Planning a Trip

20120811_203657-1I have lived in the United States for 17 years, and not once, in that time, have I ever been back to China. When I was 12, I received a letter in the mail inviting me to got back to China with a group of girls from my providence through LifeLink, the adoption agency my mother went through to adopt me. It was not meant to be. The next opportunity would not present itself until I reached college age. In the school of business, a trip to China is incorporated into an upper level class only offered to juniors and seniors. The class focuses on foreign business and policies. This was the opportunity I was waiting for.

My knowledge of Chinese culture and history is very limited, and the fact that I cannot speak the language just makes it that much harder to plan a trip. I was and still am apprehensive about going back, but I want to go. Part of me wonders if the Chinese citizens will accept me or see me as a disappointment. I chose to go on the trip partly because of safety. Safety is a big issue for me, and I did not want to go alone not knowing what to do. With this class trip, I will be closer to my birth place than I have ever been. Even though, I will not get to see my providence, but I am super excited to be apart of this trip. What makes this trip extra special is the fact that my friend Catherine, another Chinese adoptee, will be attending this trip with me. The set day for the departure is May 11 , a week after my exams. This trip is sure to be an educational and personal experience for me.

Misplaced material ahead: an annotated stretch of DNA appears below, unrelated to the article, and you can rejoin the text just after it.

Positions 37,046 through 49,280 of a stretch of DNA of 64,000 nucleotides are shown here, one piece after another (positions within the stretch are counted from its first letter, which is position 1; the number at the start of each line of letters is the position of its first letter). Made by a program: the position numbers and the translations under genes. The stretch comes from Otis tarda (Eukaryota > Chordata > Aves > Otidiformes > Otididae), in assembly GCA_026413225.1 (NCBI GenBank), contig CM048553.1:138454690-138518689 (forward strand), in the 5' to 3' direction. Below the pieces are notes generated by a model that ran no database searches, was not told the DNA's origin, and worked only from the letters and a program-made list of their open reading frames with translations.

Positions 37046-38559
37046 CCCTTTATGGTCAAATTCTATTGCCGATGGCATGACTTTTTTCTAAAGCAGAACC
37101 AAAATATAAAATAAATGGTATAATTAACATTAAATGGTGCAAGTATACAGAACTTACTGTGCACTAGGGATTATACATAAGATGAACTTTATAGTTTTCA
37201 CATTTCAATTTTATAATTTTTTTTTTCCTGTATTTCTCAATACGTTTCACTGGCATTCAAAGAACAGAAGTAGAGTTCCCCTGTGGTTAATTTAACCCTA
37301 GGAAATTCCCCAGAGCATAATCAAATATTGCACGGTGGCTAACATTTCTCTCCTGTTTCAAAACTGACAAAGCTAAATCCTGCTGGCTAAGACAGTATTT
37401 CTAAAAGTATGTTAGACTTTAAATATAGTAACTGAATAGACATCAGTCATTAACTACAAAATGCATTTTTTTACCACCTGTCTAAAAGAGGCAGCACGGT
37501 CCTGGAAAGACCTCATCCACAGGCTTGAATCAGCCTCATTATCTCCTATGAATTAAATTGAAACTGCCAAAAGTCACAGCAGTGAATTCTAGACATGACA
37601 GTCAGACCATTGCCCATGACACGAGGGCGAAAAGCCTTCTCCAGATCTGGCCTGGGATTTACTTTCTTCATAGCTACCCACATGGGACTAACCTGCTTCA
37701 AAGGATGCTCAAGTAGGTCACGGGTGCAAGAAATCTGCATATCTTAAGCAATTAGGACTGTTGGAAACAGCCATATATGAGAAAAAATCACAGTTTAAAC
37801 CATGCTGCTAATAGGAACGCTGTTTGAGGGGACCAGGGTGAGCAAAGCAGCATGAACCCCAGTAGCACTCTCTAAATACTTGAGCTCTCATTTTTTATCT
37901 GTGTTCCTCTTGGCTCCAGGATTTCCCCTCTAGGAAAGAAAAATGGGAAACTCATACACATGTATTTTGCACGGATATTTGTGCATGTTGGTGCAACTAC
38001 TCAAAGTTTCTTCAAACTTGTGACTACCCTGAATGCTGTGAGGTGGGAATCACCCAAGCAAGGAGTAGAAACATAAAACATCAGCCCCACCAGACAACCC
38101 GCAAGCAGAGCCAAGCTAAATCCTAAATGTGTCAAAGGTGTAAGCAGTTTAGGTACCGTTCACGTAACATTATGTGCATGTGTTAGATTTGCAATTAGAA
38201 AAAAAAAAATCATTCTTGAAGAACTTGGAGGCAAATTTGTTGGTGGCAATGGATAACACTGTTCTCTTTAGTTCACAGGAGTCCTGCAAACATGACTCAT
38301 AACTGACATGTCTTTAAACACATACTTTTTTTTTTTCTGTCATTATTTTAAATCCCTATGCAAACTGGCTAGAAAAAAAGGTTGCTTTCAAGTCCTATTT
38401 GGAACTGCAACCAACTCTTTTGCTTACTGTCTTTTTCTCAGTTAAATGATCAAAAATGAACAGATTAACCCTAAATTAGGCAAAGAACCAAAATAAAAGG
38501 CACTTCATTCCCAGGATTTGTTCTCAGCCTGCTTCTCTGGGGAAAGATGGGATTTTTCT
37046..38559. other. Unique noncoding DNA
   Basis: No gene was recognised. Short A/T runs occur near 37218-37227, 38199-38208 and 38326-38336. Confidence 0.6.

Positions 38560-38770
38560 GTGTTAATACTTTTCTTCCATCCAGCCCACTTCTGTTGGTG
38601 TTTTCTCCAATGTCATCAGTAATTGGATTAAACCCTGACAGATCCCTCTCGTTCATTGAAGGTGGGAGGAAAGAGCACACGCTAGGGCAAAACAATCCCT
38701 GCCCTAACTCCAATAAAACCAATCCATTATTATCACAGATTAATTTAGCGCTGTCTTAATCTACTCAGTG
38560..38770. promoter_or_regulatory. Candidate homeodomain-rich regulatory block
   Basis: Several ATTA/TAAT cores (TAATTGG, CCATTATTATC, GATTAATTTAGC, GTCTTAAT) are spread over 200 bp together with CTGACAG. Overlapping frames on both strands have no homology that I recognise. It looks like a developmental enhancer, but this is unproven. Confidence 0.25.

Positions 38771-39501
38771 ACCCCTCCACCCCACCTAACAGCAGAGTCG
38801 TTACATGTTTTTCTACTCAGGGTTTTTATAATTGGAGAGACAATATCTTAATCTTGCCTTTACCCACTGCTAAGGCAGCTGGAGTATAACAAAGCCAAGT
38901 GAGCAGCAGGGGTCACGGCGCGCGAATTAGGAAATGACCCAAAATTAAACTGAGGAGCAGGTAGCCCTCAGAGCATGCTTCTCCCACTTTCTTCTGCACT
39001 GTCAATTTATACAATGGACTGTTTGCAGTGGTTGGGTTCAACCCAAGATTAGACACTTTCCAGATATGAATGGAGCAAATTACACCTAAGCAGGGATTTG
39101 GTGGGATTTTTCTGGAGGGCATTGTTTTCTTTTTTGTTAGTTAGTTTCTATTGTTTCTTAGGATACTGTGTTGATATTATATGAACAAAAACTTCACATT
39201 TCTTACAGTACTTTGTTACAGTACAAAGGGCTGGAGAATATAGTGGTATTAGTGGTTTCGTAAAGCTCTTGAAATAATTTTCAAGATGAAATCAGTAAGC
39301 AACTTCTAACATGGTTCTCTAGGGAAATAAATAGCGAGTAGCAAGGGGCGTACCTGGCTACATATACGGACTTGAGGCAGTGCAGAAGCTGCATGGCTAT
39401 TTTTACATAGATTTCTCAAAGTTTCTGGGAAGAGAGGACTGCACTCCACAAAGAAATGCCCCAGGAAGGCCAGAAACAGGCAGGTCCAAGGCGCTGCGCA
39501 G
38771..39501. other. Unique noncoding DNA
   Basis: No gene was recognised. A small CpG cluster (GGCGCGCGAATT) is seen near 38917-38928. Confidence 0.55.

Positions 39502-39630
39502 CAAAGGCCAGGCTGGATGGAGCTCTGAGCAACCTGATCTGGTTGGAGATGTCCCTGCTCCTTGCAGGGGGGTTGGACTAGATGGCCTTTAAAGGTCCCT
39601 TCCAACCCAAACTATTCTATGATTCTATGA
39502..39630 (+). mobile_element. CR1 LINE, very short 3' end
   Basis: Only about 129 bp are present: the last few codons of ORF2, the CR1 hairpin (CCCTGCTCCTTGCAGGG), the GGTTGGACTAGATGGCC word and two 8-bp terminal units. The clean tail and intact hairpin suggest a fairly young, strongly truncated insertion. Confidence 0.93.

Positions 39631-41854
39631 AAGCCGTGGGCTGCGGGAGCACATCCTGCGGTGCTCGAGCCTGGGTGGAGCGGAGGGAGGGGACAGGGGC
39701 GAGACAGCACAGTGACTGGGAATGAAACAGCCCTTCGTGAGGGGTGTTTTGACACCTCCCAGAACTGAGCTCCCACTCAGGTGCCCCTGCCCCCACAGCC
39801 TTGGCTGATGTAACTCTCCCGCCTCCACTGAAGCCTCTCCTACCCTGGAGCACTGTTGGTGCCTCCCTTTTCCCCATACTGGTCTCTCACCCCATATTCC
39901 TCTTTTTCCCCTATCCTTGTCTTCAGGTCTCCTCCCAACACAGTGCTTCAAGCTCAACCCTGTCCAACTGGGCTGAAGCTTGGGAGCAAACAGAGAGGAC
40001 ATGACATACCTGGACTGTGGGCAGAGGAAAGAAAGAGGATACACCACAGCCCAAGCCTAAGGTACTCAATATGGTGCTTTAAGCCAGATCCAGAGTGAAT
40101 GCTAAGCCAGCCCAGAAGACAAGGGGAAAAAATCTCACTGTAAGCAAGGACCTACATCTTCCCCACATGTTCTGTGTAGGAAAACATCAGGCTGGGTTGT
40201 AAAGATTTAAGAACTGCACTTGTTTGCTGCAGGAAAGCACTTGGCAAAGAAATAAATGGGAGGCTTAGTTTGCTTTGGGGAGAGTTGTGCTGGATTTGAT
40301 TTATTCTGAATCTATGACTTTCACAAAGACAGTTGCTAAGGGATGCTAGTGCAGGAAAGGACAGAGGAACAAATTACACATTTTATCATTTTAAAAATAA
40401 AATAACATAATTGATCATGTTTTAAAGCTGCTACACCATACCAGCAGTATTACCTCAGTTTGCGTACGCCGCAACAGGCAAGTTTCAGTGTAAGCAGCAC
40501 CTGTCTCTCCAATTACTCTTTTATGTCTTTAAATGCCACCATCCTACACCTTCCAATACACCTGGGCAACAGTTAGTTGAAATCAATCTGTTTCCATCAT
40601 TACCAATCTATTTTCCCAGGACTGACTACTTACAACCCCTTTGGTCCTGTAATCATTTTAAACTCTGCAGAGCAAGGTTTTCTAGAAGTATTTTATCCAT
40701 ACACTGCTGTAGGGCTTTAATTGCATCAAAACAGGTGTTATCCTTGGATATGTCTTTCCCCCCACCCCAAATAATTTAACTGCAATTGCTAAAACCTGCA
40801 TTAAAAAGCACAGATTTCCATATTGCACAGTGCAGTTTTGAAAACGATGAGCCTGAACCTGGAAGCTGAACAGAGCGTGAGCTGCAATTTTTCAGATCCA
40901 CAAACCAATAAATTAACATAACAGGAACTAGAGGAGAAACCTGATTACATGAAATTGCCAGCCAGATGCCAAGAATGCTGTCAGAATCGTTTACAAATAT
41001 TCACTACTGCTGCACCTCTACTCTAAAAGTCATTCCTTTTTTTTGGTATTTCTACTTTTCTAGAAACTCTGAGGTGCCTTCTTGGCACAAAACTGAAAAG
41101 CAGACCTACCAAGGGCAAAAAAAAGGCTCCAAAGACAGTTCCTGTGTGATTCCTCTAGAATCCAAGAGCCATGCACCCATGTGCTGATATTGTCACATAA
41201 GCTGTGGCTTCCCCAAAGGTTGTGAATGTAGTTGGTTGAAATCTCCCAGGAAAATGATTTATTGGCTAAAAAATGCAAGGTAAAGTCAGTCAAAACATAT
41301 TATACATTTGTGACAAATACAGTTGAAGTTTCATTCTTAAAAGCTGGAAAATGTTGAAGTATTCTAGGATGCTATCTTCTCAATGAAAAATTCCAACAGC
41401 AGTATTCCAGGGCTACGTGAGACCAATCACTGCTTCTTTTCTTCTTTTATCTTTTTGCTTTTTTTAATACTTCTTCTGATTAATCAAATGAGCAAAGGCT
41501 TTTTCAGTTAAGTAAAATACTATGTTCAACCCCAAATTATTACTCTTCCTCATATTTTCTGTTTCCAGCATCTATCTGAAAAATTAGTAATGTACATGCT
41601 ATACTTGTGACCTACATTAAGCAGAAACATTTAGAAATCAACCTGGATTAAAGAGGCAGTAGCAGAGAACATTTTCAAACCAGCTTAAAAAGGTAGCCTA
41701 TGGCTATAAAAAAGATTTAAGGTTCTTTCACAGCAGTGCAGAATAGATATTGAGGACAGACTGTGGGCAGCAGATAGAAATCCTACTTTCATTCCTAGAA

6 thoughts on “Planning a Trip

  1. Very late to this party, but how was the trip? I enjoyed my recent trip in China (Wuhan and Guangzhou) very much. I found the Chinese people we met to be very friendly and likable. The food was generally delicious (I would like to go back to Wuhan just for the meatballs and doupi). I found my poor Mandarin to be a hindrance but not a killer as our guides (of course) spoke fluent Chinese and many Chinese, especially younger ones, speak at least a little.

    • The trip was definitely a learning experience I will never forget. I will try to post in the next two weeks about my trip and what I learned.

      • I look forward to it. It will be many years before it’s an issue, but how important would you say it is for an adoptee to go on a “heritage tour”?

  2. The “heritage tour” is not necessarily vital, however, I believe that the majority of adoptees would like to make a pilgrimage back, sometime in their lifetime, to get a deeper understanding of their past. For those few that do not make it back to their roots or choose not to return, the idea will be nothing but a thought that sprouts once in a while at the forefront of their minds. In short, it is up to the individual adoptee to choose whether or not they want to pursuit such a course.

    • Dear Jim R. and to all of the other followers,
      I apology for not writing more on my blog lately. I had planed to post a blog about my trip to China and have not gotten around to it, so I am sorry if any of you have been looking for it. I am graduating very soon and have been slightly busy figuring out things..
      If you can be patient with me a little bit longer, I promise I will post soon. I have some new ideas that have popped up including a new Chinese adoptee I met. I will talk more about that later.

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